How has the concept of the bodily assumption of Mary into heaven been promoted as a teaching? You could say that it was born out of the love that believers have always had for this exceptional woman. Maternal love is deeply rooted in human history and Marian devotion is its highest expression. Visit the Holy Land today and you will find as many great sites venerating Mary as those honoring her son. There is a church dedicated to the parents of Mary, Joachim and Anne, who are not listed in the biblical records, but our desire to know them has made it essential that they emerge from the shadows of history with names and a shading. You can visit Mary’s well in Nazareth, where her meeting with the angel Gabriel is said to have taken place. The site honoring the visit of Mary and Elizabeth is now visited by millions. The place of the manger in Bethlehem, where Mary gave birth to the hope of the world, is not far from a cave dedicated to Mary’s breast milk, where hopeful mothers leave their prayers and return later photos of the resulting children. Nazareth contains a house where Mary is said to have lived with Joseph and Jesus.

Maternal love is deeply rooted in human history and Marian devotion is its highest expression.

If you want to venerate the event of Mary’s death, the Catholic Basilica of the Dormition as well as the Orthodox Tomb of the Virgin Mary offer two remarkable and poignant places in Jerusalem to meditate on the hour leading up to the feast of the Holy Virgin Mary. ‘Assumption we commemorate in August.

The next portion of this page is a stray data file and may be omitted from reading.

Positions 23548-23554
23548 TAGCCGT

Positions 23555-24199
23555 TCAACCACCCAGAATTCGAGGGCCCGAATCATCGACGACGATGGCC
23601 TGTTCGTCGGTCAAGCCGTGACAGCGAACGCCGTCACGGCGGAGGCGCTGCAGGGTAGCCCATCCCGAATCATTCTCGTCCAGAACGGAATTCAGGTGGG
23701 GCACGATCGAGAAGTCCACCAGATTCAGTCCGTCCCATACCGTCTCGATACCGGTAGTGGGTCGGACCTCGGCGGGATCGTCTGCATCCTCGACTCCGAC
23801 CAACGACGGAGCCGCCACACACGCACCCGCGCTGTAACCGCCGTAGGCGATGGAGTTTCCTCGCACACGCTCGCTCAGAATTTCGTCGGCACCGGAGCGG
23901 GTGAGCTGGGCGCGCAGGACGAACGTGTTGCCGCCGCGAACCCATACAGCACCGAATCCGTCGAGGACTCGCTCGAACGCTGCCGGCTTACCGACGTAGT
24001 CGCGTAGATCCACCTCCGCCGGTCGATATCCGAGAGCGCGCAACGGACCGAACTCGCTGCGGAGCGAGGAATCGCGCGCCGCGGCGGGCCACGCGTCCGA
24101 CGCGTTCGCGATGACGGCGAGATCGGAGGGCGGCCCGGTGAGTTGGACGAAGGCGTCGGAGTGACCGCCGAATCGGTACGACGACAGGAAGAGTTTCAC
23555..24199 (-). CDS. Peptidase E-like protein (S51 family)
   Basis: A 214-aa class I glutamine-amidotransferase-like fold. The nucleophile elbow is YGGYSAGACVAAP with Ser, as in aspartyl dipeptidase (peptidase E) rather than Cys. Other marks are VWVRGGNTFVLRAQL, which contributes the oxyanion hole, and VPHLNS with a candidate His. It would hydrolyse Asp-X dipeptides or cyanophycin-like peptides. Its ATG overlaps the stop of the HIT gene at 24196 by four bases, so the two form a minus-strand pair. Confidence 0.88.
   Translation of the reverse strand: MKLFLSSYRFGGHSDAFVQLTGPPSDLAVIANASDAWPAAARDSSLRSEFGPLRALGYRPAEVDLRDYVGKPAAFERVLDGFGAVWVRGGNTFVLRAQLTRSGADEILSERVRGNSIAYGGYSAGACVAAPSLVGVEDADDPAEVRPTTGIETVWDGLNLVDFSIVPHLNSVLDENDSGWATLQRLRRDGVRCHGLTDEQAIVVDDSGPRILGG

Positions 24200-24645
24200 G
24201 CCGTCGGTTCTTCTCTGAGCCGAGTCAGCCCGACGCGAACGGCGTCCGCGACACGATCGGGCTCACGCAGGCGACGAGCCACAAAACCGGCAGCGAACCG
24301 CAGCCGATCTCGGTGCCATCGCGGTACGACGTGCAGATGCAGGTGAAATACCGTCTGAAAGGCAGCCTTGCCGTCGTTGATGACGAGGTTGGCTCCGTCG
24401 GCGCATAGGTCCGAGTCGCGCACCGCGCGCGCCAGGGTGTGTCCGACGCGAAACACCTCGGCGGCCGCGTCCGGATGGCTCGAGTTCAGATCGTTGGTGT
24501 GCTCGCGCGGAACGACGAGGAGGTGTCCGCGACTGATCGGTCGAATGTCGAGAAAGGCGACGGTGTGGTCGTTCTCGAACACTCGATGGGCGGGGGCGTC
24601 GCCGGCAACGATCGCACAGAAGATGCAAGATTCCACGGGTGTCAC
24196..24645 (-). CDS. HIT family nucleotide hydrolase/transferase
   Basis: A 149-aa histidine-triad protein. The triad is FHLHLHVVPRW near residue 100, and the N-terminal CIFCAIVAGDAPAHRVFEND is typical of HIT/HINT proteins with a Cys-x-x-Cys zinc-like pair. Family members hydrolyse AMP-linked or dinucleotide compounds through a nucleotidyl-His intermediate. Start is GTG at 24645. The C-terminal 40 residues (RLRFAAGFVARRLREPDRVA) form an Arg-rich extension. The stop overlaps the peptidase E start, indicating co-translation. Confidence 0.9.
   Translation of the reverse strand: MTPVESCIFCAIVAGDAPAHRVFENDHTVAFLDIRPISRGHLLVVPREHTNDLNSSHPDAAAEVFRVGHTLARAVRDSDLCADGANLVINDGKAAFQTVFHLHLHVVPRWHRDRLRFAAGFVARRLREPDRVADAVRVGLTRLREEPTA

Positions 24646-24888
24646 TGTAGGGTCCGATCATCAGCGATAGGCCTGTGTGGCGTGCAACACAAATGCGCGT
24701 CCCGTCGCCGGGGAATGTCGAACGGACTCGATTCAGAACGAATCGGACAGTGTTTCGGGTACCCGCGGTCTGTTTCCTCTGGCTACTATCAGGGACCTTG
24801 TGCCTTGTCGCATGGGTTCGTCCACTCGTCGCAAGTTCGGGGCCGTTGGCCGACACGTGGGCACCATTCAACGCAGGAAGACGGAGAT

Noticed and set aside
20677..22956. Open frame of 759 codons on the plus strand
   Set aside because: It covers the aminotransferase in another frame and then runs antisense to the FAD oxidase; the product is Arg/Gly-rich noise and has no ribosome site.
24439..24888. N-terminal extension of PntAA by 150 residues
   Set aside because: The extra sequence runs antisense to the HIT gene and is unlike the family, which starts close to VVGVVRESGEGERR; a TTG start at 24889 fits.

What has happened historically on the deathbed of the woman called forever blessed? Scripture doesn’t stop to tell us that. Yet, believers’ thirst for knowledge will not be denied. The biblical account tells us that the mother of the Lord, named the mother of the beloved disciple on the cross, remained with the community after the crucifixion. Scripture notes that she was in the upper room when the church was born on Pentecost. It would have been natural, even after Mary’s death, for the community to remain close to her in their prayers and intercessions.

The first Marian feast dates back to Jerusalem in the fifth century, where the celebration of the Theotokos, or God-bearer, was observed on August 15. The holiday was originally celebrated at a location reminiscent of his trip to Bethlehem. Shortly after, he was transferred to a basilica venerating his tomb.